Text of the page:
On our way to graduate book arts at Converse, Monday around 4pm, my 8 year old said, “I had to go see my teacher during recess and I’ll just go ahead and tell you the whole story so we won’t be bored while we drive…” (Its a 55 minute commute from Clover to Spartanburg, SC and God bless my professor for allowing a third grader to audit her studio class)…”I had to solve a math problem on the board, in front of the whole class, and I got it wrong.  I was trying to go fast, and I got confused…” (this teacher LOVES to give speed drills on various math facts, therefore multiplication timed tests have led my daughter to declare, and I quote, “math is my enemy!”), “well, she made me fix it! in front of everybody! …and then she wanted me to explain how I got my answer; but I didn’t speak loud enough…so she yelled at me and I cried.”  I shuddered. So, while I’m sure the teacher may have raised her voice a decible or two in exasperation, I doubt she yelled. Nevertheless, I have been reading a great book by Cathy L. Seeley, Faster Isn’t Smarter and I really wish I could put a copy in this teacher’s hand, with a post it note on pg. 93, which happens to be subtitled, “THE TRAP OF TIMED TESTS.”

I texted my principal this morning, asking to stay home from work, sick and she texted back, “U ok stay home” so I did and I really had to fight the urge to take day of sick leave as an opportunity to go confront my daughter’s teacher with my book and a few passages highlighted.

My husband, the paramedic, who I shall henceforth call husbamedic, is the rational one in the family.  He reminded me of the time a parent of one of my students brought me a brain map.  “You don’t want to be THAT mom, who comes in, telling the teacher how to teach, do you?” I laughed and replied, “As much as that mom got under my skin with the way she went about it, her efforts planted a seed.”  I reflected quietly on the fact that it was completely her influence that led me to read up on Eric Jensen’s brain based learning.  The spark she struck in me, led me to be a better mom to my own kids.  So I really grappled with whether or not to confront my daughter’s teacher.  Ultimately, I dragged my sick self to my daughter’s school to take pictures of her chorus performance and Valentine party (note, I’m not a photographer; I just have an overpriced camera) and I didn’t say one thing to her teacher.  Still debating whether to email her for a conference or just let it go…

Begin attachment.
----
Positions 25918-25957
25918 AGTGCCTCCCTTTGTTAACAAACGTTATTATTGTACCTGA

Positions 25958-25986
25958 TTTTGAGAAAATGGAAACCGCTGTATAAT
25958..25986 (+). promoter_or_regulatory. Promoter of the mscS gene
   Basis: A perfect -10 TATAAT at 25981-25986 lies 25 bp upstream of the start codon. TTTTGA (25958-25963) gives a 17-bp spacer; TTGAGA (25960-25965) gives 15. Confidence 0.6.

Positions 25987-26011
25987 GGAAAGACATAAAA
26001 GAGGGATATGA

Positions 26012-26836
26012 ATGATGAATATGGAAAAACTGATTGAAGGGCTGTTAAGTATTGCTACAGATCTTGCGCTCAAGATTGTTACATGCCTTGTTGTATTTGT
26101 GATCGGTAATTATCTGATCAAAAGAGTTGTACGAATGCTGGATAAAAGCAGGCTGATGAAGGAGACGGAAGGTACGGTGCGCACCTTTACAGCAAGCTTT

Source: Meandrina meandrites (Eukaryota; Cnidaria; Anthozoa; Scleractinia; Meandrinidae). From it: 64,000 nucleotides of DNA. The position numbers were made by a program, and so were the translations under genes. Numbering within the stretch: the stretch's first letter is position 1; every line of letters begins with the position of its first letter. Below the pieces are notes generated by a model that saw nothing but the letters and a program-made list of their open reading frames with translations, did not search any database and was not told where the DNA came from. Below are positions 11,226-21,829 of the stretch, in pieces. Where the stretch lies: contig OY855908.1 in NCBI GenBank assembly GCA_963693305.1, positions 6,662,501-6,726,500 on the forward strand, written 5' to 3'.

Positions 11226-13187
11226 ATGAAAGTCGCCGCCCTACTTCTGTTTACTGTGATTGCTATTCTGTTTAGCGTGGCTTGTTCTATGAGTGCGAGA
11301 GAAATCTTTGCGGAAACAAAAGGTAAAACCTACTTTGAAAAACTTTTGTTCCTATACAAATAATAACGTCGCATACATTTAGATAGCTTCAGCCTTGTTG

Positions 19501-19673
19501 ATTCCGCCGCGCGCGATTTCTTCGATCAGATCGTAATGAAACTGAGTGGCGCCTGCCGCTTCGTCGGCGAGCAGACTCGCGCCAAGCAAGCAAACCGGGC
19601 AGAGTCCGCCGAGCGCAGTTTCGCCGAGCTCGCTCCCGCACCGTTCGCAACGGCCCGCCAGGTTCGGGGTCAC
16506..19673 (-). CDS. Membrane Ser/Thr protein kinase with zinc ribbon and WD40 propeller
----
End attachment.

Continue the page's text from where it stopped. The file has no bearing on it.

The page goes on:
4 thoughts on “For the Love of Math!

  1. As a HS teacher, I would absolutely recommend a conference with said teacher who likes speed drills. There can never be too much communication with parents, as long as the contact is done with a positive attitude, i.e. help the child. Learning is a teamwork effort between home and school and alas, too many parents don’t have the time or the interest. So go for it Audrey, it sure can’t hurt

  2. I always hated those timed multiplication tests. I didn’t understand as a child why I was extremely good at math when it came to every other situation, but when it came to the timed multiplication tests I was one of very few people in my class who never completed the test within the limit. Same goes for division.

    I hope your daughter realizes math doesn’t have to be her enemy just because timed multiplication tests suck! I know I’m only one example, but I continued to thrive in mathematics all the way through college despite doing poorly on timed multiplication tests in fourth grade. 🙂

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